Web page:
international recruitment

Published: 04/07/2002, Volume II2, No. 5812 Page 25

A central clearing house for applications from overseas nurses saves trusts time and matches details to vacancies.

Fiona Johnson and Sue Smithson explain

As international recruitment becomes an increasingly important feature of workforce planning, hospitals and other health organisations are receiving unsolicited applications from nurses overseas.

In November 2001, the Greater Manchester Workforce Development Confederation set up a clearing house system to process these and support the recruitment, integration and induction of overseas staff into 12 acute hospitals in Manchester.

The system was established in conjunction with the international recruitment division of the West Yorkshire Metropolitan Ambulance Service trust (WYMAS).

In February 2001, when work on the project started, both the ambulance service and the hospitals were receiving applications from nurses overseas and asylum seekers.Most applicants were looking for a position which included a supervised practice programme.

It became clear that these applications were often placed in a bottom drawer and were becoming a growing burden on overstretched resources.

Also, a potentially valuable resource of staff was not being considered for recruitment.

The project aimed to identify the total number of applicants, establish a single point of contact, manage the applications in an accurate and timely way, ensure robust recruitment processes, and manage applicants'expectations realistically.

It also set out to advise trusts and applicants on work permits and immigration status.With few exceptions, the trusts did not have the resources, knowledge or experience to investigate individual applications and ensure appropriate recruitment.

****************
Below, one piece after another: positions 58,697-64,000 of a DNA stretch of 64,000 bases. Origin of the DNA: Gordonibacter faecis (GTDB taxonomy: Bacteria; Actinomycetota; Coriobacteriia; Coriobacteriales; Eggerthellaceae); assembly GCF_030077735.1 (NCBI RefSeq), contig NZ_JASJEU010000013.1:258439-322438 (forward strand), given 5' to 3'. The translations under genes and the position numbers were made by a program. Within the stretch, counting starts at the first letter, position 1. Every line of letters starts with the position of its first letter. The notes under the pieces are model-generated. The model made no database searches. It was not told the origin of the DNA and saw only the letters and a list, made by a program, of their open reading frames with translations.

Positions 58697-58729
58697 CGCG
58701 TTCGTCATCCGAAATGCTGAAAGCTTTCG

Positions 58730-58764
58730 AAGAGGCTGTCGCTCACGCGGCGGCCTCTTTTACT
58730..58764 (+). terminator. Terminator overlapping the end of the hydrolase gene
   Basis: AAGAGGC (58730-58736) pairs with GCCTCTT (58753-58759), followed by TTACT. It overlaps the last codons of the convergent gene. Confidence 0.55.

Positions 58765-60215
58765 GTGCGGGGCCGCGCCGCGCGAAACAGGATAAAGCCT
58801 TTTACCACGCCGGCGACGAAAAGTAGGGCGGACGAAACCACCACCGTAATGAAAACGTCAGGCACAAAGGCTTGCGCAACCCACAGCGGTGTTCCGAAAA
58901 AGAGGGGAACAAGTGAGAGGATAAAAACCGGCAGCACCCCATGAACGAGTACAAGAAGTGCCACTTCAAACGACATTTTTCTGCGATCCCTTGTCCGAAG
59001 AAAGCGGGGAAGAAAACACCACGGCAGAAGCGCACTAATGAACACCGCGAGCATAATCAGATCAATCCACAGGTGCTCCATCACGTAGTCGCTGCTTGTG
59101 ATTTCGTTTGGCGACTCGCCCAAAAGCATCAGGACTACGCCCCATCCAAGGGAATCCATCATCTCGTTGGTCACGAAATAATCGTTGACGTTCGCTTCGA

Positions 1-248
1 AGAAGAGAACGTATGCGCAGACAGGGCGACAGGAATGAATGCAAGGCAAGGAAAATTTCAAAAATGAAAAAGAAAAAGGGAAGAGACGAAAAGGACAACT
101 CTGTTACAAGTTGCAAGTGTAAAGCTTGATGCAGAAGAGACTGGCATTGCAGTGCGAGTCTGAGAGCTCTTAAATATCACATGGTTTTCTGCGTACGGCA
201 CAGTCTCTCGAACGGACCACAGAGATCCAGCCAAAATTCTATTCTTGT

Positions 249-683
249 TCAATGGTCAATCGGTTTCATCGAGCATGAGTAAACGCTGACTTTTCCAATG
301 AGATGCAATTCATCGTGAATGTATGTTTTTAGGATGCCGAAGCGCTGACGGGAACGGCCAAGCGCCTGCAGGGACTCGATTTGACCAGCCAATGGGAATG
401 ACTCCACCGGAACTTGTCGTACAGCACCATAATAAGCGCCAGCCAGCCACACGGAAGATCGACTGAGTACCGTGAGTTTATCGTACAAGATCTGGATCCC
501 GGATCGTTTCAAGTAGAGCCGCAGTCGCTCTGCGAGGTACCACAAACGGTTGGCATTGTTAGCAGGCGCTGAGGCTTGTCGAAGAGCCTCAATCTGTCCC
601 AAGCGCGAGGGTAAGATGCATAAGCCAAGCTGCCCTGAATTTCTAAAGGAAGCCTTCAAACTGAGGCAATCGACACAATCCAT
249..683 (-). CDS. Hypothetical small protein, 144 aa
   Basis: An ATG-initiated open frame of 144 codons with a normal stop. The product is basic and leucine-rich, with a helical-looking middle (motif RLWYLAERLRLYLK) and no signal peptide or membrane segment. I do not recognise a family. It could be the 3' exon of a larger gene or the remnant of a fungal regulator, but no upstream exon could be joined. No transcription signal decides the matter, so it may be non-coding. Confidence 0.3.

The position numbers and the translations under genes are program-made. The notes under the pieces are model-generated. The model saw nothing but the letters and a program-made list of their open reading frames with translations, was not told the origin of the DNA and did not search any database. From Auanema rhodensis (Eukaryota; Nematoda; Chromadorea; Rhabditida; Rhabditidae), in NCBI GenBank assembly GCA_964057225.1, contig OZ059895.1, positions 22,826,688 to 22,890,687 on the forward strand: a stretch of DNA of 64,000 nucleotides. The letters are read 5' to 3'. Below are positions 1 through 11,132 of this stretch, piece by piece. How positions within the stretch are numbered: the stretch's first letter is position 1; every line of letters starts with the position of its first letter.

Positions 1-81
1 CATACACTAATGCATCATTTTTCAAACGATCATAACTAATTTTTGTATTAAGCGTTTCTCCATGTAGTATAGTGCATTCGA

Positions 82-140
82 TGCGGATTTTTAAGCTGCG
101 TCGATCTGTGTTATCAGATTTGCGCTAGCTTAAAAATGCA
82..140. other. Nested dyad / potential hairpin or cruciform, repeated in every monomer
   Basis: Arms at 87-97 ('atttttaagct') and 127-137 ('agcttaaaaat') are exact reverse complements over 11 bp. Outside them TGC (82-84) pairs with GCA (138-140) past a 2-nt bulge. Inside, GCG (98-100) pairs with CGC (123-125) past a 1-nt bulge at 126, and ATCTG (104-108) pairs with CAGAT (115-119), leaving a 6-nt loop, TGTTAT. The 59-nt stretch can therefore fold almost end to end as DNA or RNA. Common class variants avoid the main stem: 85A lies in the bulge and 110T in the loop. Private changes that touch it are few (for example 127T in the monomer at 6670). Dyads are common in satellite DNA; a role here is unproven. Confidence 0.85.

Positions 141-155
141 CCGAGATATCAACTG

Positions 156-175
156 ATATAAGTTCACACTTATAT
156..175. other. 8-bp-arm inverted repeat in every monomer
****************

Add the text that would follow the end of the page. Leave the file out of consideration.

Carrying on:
All speculative applications from overseas candidates, and overseas applicants already in the UK, are now acknowledged and forwarded to WYMAS, which screens them and carries out initial interviews.Suitable candidates are then placed on a database.Trusts in Manchester contact WYMAS with positions they are having difficulty filling.

Trusts interview UK-based selected candidates, supported by WYMAS International.Support is provided with work permits if the nurse is offered a position.Staff at WYMAS International help trusts with induction problems.

A face-to-face interview is required with applicants living outside the UK. If they can visit the UK, an interview is arranged at their convenience. If they cannot come to the UK, the clearing house keeps their application on file until there are enough applications from that particular country to arrange a recruitment visit there.

At the moment the clearing house is receiving about 48 applications a month, with the Philippines and India the main source of candidates.A total of 300 applications have been received and 100 nurses placed in jobs.

The system offers trusts a managed system for speculative applications and a standardised recruitment system in which skills are matched to vacancies.Nurse applicants seem pleased to have a single point of contact for information.

The scheme is still being piloted and at present there is no charge to the trusts in Manchester.But it is anticipated that charges may be introduced in future.

Fiona Johnson is service manager, critical care, Tameside and Glossop Acute Services trust.

Sue Smithson is international recruitment manager at West Yorkshire Metropolitan Ambulance Service trust.